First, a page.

Göteborg, Sweden -
Stem cells grown in culture are known to secrete a variety of factors, some of which have ability to protect tissue from apoptosis. For example, media from adipose stem cells cultured in hypoxia has been demonstrated to inhibit neonatal ischemic injury in a mouse model of cerebral palsy. Patent #5,316,937 describes a stem cell-like cell line that secretes factors in conditioned media capable of repairing colonic crypt cells. Conditioned media of varous stem cell types has been demonstrated to not only possess regenerative activities but also immune modulatory features. Indeed in clinical situations such as inhibition of multiple sclerosis by fat stem cells, the effects of soluble factors have been postulated.
A recent paper (Faijerson et al. Adult neural stem/progenitor cells reduce NMDA-induced excitotoxicity via the novel neuroprotective peptide pentinin. J Neurochem 2009 May;109(3):858-66) sought to identify what some of the soluble factors generated by stem cells were. Interestingly instead of doing conventional proteomics approaches, they used a metabolomics based assay.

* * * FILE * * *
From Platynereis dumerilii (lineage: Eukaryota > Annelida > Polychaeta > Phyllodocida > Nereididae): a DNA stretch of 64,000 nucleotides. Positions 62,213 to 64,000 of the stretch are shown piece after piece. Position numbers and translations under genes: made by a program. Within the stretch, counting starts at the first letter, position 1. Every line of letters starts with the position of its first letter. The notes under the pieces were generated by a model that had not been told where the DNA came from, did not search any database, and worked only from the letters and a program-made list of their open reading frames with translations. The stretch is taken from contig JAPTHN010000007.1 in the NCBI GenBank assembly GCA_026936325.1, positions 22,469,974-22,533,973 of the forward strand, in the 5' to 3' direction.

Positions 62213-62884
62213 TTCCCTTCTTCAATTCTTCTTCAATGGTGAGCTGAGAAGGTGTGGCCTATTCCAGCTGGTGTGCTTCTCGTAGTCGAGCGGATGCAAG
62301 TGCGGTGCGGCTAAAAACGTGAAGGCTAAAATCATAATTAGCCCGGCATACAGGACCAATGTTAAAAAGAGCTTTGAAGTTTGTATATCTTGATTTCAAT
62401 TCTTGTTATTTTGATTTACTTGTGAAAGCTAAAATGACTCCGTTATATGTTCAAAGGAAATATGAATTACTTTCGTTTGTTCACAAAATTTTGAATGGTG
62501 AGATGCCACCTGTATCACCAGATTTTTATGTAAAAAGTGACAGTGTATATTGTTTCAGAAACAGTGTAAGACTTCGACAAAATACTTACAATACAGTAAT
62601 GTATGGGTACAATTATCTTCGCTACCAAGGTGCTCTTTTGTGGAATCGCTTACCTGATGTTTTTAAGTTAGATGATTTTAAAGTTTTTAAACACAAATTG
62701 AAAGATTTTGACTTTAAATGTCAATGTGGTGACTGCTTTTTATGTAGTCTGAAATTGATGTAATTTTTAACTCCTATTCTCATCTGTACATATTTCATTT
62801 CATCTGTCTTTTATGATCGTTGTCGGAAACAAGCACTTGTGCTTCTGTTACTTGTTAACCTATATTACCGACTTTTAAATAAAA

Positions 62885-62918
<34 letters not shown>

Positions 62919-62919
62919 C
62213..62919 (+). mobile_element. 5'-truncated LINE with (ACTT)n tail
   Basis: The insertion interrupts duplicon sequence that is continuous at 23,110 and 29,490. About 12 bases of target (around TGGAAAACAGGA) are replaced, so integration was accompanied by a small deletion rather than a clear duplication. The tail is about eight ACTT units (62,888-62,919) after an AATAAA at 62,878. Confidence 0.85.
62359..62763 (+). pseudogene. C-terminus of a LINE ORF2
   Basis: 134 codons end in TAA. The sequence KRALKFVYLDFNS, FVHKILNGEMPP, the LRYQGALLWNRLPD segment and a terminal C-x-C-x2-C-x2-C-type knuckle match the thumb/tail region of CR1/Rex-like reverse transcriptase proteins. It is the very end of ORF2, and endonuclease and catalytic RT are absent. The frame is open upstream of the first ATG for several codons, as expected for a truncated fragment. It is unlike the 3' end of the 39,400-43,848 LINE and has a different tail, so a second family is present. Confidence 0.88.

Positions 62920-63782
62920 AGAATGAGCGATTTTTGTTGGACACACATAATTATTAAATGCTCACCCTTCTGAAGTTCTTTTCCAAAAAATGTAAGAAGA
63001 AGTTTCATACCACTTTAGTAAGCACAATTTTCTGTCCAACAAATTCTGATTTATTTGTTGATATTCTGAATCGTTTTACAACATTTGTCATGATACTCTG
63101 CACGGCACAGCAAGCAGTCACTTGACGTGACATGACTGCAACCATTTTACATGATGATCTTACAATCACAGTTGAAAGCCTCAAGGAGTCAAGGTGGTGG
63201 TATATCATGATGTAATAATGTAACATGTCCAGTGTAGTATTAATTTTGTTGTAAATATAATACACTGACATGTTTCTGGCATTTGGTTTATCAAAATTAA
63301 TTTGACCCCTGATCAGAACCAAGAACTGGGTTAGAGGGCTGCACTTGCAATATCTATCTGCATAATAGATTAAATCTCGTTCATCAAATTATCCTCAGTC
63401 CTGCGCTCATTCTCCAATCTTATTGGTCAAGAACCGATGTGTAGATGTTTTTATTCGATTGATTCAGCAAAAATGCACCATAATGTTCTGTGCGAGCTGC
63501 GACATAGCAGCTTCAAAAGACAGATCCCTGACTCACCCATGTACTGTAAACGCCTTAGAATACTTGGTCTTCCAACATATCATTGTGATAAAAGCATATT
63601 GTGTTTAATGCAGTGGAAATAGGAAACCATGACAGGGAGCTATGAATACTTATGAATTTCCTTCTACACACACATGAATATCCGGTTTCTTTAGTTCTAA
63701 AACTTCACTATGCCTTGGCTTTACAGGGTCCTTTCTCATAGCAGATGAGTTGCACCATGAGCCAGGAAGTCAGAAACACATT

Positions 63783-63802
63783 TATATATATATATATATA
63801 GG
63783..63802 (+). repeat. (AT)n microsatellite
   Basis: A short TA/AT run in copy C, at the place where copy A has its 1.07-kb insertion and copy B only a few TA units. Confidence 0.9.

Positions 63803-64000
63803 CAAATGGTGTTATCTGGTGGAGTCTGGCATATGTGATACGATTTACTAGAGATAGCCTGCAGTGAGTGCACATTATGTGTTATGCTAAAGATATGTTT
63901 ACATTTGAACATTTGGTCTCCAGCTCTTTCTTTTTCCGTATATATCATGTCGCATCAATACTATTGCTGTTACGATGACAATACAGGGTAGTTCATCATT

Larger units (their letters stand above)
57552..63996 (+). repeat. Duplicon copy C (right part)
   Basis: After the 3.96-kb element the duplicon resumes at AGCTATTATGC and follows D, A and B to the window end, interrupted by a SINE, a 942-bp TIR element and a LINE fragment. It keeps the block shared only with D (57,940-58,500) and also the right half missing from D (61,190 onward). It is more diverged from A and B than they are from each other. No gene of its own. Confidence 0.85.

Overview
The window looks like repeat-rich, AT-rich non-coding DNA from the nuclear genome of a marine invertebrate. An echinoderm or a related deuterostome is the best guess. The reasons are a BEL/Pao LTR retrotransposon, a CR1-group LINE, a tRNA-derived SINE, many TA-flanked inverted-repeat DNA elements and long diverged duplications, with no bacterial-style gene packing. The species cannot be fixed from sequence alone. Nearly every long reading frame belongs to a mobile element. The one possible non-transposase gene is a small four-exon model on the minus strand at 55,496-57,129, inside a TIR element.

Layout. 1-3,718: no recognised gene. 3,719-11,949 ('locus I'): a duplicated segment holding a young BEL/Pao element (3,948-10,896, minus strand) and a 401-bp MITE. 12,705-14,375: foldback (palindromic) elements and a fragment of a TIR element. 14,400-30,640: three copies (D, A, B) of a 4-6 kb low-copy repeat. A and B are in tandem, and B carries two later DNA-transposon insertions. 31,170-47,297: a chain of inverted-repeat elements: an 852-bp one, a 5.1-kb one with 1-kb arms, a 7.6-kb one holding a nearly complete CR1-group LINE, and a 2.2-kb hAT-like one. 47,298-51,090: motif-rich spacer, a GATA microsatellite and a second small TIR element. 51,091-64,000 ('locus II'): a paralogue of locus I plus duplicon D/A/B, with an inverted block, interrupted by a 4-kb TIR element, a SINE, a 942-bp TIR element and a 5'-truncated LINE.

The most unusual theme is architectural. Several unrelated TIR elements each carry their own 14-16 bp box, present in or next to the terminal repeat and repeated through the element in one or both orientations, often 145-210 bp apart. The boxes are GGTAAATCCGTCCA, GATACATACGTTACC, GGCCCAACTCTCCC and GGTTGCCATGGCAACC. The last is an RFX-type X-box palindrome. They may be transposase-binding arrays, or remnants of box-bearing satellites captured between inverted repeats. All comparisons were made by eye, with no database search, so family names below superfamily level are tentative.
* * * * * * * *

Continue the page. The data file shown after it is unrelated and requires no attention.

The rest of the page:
The investigators first showed that media conditioned by adult hippocampal stem/progenitor cells significantly reduced cell death following 24 h of exposure to 10 microM NMDA (model of excitotoxic death).
Using mass spectrometric analysis of the conditioned medium, they identified a pentameric peptide fragment that corresponded to residues 26-30 of the insulin B chain. This peptide they named 'pentinin'.
To demonstrate the neuroprotective activities of pentinin, when 100 pM of synthetic pentinin was added to the excitotoxicity assay, the number of mature and immature neurons killed by NMDA was significantly reduced in the dentate gyrus.
Metabolomic based approaches, such as ones being pioneered by Gabriela Cezar at Stemina, are sure to develop many more exciting new peptides/metabolites useful in regenerative medicine.